• Parents participation is increased. Parents can help with homework and can participate in school activities
  • Studies have reported that when children take advantage of their multilingualism they also enjoy higher socioeconomic status, including higher earnings
  • On average, the schools perform better,reporting less repetition
  • Finally, schools report children stay in school longer

Is there a perfect model?

There is no one model that fits all contexts in which multilingual children are learning and which meets all of their learning needs. Mother tongue based multilingual education can take many forms and each school and each community should determine what works best for them. In general, however, the longer a child is able to learn in and through his or her mother tongue(s) the greater the educational benefits that can be expected.

What about multilingual classrooms?

In classrooms where 10 or more different mother tongues are spoken, a situation that is fast becoming the norm throughout Europe, it would not be practically feasible to provide a full blown bilingual education programme for each student. The best approach here is not to ignore all languages and opt for one language only, as is frequently the case. Rather, translanguaging is a new pedagogic strategy and shows exciting results when all languages are valued, when children are offered opportunities to use their home languages in the classrooms, to make homework assignments in their mother tongue or to collaborate at school with students who speak the same language. We look forward to sharing such best practices with you in the months and years ahead.

Make sure teaching and learning materials are available in the mother tongue.

Materials in the mother tongue (such as lesson plans, primers, or student worksheets) should cover the same content as the regular curriculum and also emphasize developing language skills. Materials should be fun and interactive and draw on locally-relevant content when possible.

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Trainer's Guide for the Multi-Strategy Economy Model

A step-by-step guide to creating mother-tongue primers; also includes instructions on training teachers to use the primers in their classrooms and details on suggested activities for teaching children literacy skills in the mother-tongue.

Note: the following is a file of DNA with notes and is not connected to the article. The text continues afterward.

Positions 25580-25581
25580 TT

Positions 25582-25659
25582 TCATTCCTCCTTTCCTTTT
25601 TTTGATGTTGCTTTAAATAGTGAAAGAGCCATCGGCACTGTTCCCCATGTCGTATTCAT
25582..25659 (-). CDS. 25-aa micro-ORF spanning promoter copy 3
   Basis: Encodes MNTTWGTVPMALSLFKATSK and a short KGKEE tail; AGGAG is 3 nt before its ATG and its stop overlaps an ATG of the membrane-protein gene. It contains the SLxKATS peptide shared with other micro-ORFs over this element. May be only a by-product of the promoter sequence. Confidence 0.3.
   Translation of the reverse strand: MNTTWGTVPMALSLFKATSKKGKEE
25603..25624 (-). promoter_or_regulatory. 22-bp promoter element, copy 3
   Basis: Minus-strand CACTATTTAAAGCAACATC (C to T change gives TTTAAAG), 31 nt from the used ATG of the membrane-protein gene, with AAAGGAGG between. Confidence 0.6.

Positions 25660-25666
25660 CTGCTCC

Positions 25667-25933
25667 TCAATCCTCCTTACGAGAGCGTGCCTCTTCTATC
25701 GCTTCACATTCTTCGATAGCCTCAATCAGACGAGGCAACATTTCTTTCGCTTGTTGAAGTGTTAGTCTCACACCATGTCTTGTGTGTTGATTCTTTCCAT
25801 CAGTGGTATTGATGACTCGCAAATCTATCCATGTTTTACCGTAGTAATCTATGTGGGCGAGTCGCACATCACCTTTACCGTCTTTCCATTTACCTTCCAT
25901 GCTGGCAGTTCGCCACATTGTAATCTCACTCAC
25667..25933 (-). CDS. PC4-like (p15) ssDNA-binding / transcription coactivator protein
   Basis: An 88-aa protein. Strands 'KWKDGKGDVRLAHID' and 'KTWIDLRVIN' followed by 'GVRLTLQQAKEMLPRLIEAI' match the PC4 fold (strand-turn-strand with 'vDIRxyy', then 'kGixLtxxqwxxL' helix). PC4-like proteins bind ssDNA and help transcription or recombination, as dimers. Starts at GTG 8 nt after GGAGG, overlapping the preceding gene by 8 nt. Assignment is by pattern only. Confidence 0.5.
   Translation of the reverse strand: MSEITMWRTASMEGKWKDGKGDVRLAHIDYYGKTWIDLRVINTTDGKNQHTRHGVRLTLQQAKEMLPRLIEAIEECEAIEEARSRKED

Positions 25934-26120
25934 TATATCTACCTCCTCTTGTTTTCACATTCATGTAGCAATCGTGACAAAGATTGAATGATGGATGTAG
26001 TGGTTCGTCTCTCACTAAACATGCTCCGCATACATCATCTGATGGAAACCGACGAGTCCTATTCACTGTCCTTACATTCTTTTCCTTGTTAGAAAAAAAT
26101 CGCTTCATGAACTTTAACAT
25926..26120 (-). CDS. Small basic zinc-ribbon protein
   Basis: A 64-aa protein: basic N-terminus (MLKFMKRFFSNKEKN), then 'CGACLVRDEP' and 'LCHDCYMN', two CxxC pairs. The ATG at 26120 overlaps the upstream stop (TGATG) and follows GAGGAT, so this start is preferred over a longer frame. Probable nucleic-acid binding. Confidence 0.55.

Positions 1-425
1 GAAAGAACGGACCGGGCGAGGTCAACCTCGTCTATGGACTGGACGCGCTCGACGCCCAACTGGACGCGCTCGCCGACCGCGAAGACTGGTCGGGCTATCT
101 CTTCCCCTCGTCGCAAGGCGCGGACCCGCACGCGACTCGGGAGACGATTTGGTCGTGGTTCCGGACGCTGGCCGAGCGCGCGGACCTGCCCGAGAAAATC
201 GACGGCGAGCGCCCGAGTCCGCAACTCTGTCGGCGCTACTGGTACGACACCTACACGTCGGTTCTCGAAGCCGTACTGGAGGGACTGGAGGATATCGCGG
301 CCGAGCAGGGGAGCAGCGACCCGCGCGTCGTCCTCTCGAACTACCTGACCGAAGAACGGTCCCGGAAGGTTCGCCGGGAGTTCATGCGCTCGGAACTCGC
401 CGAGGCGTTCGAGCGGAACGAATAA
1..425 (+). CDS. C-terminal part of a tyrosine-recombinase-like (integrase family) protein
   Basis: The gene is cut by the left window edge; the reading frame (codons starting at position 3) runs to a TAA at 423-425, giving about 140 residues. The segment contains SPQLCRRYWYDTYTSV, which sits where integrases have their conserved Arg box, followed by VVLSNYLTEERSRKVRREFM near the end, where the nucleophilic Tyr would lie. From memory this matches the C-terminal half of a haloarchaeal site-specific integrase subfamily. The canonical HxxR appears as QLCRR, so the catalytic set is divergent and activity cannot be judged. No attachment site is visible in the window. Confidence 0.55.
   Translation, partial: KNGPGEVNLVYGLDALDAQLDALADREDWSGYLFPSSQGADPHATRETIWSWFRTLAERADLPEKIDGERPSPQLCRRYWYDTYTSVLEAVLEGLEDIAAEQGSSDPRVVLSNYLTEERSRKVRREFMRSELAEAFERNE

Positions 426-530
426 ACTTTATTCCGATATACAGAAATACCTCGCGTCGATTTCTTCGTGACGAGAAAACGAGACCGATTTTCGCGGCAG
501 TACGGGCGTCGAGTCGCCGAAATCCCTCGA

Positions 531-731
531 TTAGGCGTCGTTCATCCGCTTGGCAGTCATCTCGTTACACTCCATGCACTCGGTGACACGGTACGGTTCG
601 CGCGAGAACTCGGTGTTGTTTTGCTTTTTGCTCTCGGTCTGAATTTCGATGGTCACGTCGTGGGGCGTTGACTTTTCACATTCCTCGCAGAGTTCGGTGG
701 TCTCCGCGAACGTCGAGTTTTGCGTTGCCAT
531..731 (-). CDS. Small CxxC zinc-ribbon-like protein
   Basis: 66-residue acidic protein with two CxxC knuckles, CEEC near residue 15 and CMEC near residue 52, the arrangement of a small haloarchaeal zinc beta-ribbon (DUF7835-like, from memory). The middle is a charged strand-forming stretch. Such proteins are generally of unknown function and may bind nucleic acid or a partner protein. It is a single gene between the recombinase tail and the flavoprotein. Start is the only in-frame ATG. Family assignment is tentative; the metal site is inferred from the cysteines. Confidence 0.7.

SIL International, 2002

Guide Elementaire Bilingue

This is an example of a teacher guide developed by ARED for teaching a bilingual curriculum (using French and the local language, Wolof or Pulaar, depending on the region).

AREDSenegal

Jolly Phonics

This website gives guidance on steps to teach the key components of early literacy including teaching letter sounds, letter formations, blending sounds, identifying sounds in words, and reading tricky words. The site also contains free worksheets. Early literacy concepts are taught with English materials, but practitioners have used them as guides for developing similar materials in the mother-tongue.

Jolly Phonics

Teacher Guide: Weather: English (P1, Term 2)

This is an example of a teacher guide used in the Northern Uganda Literacy Program, which helps students to improve literacy skills through basing instruction in the mother tongue.

Mango TreeUganda

5 Big Ideas of Literacy

This website provides information on the five “big ideas” in teaching beginning reading: phonemic awareness, alphabetic principle, accuracy and fluency with text, vocabulary, and comprehension. These concepts are explained with examples and instructional tips in English, but can be applied to other languages when practitioners are developing mother-tongue instructional materials.

University of Oregon

Paul Nation